Sprint's fairly robust first quarter was marred by investors and analysts sending their stock plunging 9%, but chairman and SoftBank CEO sang a different tune, saying that Sprint's wide spectrum portfolio would be their saving grace. In a conference call meant to follow up on the carrier's Q4 of fiscal year 2016 earnings call, Son asserted that other operators in the US simply wouldn't have enough spectrum to keep up as Sprint began to roll out network improvements based on their massive 2.5GHz holdings left over from their defunct iDEN and WiMax networks. He also introduced a new LTE-based small cell technology that Sprint would be using to begin the rollout of new network technology based on that spectrum. The plan is to refarm those same small cells for 5G later, alongside entirely new small cells meant specifically for 5G usage.
Sprint CEO Marcelo Claure joined Son in expressing confidence in the carrier's 2.5GHz holdings. At present, they're routing about half of their total data traffic through only one fourth of the total 2.5GHz spectrum that they have. In theory, this means that they could more than double their coverage and bolster their network stability and speed by putting that spectrum to its fullest possible use. The plan with small cells to build out a 5G network is a perfect match for the vast amount of spectrum; it can be used to lay down tons of small cells with different frequencies throughout different markets. A full-coverage 5G buildout big and rich enough to cover all of Sprint's customers and then some, even for unlimited data, may be possible using the 2.5GHz spectrum alone. Essentially, Sprint's massive 2.5GHz holdings make it entirely viable for them to move their entire network to small cells, a distinct advantage over other carriers.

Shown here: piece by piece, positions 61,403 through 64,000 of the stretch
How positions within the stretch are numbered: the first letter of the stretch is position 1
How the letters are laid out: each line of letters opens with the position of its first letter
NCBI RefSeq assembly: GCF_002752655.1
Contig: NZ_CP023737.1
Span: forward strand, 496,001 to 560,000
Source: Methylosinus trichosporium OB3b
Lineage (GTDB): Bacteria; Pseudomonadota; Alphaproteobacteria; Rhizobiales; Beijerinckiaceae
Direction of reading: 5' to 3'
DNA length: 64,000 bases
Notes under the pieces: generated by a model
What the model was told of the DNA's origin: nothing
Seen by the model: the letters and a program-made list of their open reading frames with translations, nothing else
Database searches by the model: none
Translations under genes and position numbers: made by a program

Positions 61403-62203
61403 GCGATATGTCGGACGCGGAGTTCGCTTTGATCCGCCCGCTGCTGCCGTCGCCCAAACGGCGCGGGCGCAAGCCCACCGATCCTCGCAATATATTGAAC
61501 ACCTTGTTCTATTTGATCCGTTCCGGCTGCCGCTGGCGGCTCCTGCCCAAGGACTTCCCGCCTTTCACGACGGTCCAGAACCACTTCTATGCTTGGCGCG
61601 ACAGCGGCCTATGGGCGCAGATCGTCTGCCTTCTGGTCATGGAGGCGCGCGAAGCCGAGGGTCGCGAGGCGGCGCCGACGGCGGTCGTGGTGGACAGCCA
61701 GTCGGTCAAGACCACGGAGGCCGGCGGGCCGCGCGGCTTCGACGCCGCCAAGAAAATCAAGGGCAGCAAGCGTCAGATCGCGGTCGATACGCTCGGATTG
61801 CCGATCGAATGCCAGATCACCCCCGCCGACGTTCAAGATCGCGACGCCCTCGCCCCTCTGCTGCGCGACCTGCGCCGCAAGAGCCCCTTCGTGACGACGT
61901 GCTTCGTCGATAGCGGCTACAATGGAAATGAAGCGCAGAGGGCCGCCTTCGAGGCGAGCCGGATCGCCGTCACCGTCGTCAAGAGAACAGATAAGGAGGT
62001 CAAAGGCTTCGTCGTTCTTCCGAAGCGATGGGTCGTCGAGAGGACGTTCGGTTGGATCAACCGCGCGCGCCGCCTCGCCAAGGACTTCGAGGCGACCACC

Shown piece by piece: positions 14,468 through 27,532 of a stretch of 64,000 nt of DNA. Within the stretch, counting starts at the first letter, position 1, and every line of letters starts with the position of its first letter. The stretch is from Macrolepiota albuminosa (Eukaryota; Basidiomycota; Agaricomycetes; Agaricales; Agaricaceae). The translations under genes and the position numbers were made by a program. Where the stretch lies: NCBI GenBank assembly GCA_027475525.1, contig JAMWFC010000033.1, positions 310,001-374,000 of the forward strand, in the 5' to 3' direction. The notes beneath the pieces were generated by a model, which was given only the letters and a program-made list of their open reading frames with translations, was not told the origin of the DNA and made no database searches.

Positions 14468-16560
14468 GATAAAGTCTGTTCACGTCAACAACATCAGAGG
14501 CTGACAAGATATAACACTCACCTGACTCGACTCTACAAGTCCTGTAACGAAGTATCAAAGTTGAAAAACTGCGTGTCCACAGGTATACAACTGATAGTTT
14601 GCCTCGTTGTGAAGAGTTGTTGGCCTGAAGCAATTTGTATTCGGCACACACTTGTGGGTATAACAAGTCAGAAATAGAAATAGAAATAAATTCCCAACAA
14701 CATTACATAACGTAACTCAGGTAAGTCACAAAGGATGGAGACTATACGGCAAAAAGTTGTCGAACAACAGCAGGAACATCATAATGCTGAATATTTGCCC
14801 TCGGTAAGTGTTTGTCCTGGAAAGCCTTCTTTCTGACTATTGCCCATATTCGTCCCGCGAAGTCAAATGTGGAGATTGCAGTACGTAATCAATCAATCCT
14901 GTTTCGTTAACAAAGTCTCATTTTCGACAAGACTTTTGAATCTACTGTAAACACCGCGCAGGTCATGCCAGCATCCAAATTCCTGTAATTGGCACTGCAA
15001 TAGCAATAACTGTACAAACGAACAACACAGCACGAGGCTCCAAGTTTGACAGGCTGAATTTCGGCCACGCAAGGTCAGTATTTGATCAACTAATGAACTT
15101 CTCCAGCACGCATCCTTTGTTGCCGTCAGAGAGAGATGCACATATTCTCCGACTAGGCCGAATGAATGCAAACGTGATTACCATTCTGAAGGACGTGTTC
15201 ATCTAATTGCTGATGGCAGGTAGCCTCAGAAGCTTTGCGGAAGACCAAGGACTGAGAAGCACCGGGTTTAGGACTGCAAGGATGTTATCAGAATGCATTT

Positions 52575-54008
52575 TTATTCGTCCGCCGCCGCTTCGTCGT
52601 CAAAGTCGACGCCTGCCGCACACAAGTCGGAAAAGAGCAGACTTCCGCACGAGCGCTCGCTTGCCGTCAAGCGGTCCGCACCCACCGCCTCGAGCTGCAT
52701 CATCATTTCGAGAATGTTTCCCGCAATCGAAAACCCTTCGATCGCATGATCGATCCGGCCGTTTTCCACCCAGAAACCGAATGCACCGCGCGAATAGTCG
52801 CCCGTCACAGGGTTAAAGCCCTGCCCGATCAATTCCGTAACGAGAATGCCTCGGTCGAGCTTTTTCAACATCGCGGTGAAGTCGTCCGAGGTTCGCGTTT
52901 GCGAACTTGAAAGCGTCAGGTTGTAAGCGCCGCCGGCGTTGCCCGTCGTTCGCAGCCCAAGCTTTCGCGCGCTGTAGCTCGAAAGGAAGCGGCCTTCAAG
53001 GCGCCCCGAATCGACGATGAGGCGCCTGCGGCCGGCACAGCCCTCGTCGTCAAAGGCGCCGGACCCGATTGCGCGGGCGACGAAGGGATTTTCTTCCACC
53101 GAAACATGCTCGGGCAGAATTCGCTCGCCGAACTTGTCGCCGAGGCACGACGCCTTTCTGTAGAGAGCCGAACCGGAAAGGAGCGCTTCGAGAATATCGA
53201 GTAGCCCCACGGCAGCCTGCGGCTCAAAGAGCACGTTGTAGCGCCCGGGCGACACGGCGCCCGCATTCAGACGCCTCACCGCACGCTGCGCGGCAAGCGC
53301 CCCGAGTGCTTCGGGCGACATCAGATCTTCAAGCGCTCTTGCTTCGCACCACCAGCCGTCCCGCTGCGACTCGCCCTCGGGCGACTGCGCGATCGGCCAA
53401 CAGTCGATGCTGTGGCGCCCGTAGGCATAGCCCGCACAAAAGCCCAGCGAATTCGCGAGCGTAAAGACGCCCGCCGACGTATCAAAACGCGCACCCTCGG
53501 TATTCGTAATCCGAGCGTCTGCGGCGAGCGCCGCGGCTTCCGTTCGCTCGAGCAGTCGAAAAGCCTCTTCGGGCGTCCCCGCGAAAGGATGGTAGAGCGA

Despite Son and Claure's confidence, analysts concerns over Sprint's future network buildout are not entirely unfounded. Sprint and SoftBank are languishing over exactly how to go about using the company's huge amount of 2.5GHz spectrum because of the money issues that they've been facing. Sprint's dwindling cash flow could conceivably end up falling short of what's needed for a meaningful network buildout with the vaunted 2.5GHz spectrum. Talk of selling or leasing some of the spectrum was thrown around, which would leave Sprint in a somewhat less advantageous position when everybody begins putting their cards on the table for 5G.